Opinion: Bayern Munich far from perfect but Borussia Dortmund should be more worried | Sports| German football and major international sports news | DW | 05.10.2019
  1. Inhalt
  2. Navigation
  3. Weitere Inhalte
  4. Metanavigation
  5. Suche
  6. Choose from 30 Languages


Opinion: Bayern Munich far from perfect but Borussia Dortmund should be more worried

None of Germany's Champions League clubs claimed three points on Saturday. Though Bayern Munich's home loss was the biggest shock, it's Borussia Dortmund failing to learn that's most concerning, says DW's Matt Pearson.

Football, and the Bundesliga in particular it seems, has a habit of making fools of us all. 

A 7-2 away win over Spurs in midweek and a Hoffenheim side who'd never won at the Allianz Arena arriving on Saturday afternoon short of form and confidence under a new coach yet to convince. About as certain a Bayern home win as it gets, right?

Well, no. A brace from Sargis Adamyan, who before Saturday had played less than an hour of Bundesliga football, condemned the Bavarians to a first league defeat of the season.

Areas of concern

The relentlessness, belief and depth of quality that made the Bayern sides of the recent past appear infallible to their domestic opponents has ebbed away. While they still have far too much most of the time, there are areas of weakness.

On Saturday, the balance of an over-stocked central midfield again looked wrong, with Corentin Tolisso yet to fully convince and Javi Martinez the forgotten man. The absence of David Alaba and the positioning of Joshua Kimmich in midfield meant the fullbacks provided little attacking width. Most damagingly, Jerome Boateng was slow to close Adamyan down for both goals. The seemingly unwanted center back has started the champions' last four games, but shifting Pavard inside would improve Bayern's mobility in the center and re-instate one of their biggest offensive threats to the right-hand side.

But Bayern won't have a Champions League hangover, or key players out, every week, which makes it even more critical that the chasing pack take advantage of these rare slips. While Bayer Leverkusen and RB Leipzig probably won't be too disheartened by taking a point each from their meeting, it's another opportunity lost for Dortmund. Worse than that, it's more points dropped in the same careless manner.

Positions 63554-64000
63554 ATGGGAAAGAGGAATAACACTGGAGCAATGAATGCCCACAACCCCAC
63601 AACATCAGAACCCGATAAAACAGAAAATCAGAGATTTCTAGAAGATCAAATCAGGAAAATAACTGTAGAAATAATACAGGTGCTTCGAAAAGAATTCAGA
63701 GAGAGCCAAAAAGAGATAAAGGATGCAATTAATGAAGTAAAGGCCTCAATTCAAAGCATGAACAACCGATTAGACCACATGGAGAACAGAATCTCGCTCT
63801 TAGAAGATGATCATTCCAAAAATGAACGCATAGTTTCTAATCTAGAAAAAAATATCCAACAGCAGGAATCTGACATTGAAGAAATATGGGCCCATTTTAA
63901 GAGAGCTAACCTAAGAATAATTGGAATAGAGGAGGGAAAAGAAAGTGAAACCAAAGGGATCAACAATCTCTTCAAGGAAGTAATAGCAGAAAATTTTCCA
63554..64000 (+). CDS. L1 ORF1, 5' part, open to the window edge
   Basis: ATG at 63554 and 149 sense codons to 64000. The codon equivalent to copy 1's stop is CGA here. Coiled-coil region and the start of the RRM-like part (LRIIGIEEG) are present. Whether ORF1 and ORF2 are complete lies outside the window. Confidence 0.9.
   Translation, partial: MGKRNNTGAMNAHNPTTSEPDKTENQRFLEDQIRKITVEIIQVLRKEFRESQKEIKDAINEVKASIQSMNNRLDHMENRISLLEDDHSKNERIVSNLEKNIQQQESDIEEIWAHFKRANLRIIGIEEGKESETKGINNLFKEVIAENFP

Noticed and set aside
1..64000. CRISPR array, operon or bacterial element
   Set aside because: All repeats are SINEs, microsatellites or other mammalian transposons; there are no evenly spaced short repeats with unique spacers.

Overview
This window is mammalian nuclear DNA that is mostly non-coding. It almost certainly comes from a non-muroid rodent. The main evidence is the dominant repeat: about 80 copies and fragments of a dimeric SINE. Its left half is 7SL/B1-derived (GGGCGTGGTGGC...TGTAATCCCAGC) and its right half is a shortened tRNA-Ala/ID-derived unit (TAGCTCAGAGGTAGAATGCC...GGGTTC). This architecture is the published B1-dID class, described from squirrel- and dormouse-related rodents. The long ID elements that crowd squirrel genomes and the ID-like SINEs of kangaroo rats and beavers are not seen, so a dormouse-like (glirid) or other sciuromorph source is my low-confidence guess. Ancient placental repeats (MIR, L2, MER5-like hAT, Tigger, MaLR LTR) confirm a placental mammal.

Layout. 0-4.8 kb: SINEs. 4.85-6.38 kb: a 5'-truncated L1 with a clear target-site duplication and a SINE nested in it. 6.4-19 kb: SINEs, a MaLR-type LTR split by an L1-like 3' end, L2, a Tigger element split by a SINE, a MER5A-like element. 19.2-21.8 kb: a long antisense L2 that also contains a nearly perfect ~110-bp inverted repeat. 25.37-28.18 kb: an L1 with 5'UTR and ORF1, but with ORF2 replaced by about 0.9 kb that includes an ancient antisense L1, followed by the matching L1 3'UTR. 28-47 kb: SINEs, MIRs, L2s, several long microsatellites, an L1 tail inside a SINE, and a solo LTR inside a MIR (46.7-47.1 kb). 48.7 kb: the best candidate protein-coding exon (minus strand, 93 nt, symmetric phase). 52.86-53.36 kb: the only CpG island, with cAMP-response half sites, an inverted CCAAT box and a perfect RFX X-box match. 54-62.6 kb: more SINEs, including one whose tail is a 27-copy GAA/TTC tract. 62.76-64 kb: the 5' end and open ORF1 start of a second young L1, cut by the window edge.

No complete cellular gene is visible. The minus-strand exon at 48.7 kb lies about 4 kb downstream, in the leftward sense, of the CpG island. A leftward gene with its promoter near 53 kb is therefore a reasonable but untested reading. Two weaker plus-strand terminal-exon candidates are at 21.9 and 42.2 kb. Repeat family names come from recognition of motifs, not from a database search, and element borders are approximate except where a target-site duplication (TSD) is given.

Shooting themselves in the foot

Manuel Akanji's 89th minute own goal handed high-flying Freiburg a 2-2 draw, Dortmund's third in a row in the league. In the first of those, it was Thomas Delaney putting through his net late on, in the second Dortmund switched off at a set piece against Werder Bremen. Three leads squandered, six points dropped - the difference between a significant lead at the top and a spot in midtable in a compressed league.

Marco Reus insisted recently that BVB don't have a mentality problem. Let's suppose for a minute, he's right (I'm not sure he is). What else could it be? 

Luca Waldschmidt (Reuters/R. Orlowski)

Luca Waldschmidt wheels away after his equalizer

Luck? Possibly, but that's not something the best sides rely on. Dortmund at the moment are slow to move the ball, make poor individual defensive errors on a regular basis and lack an effective focal point when Paco Alcacer is missing. Lucien Favre said Dortmund conceded two "unnecessary goals" that "cost us a lot again."

It's a familiar script, one dusted off plenty of times as Dortmund surrendered a dominant position in last season's Bundesliga. Unfortunately for Lucien Favre, playing well is not the same as winning and, as Marco Reus observed, "we just have to manage at some point to carry our lead over the line."

That Dortmund consistently fail to achieve that feat allows Bayern the luxury of slip ups like Saturday. They're rapidly running out of excuses.

DW recommends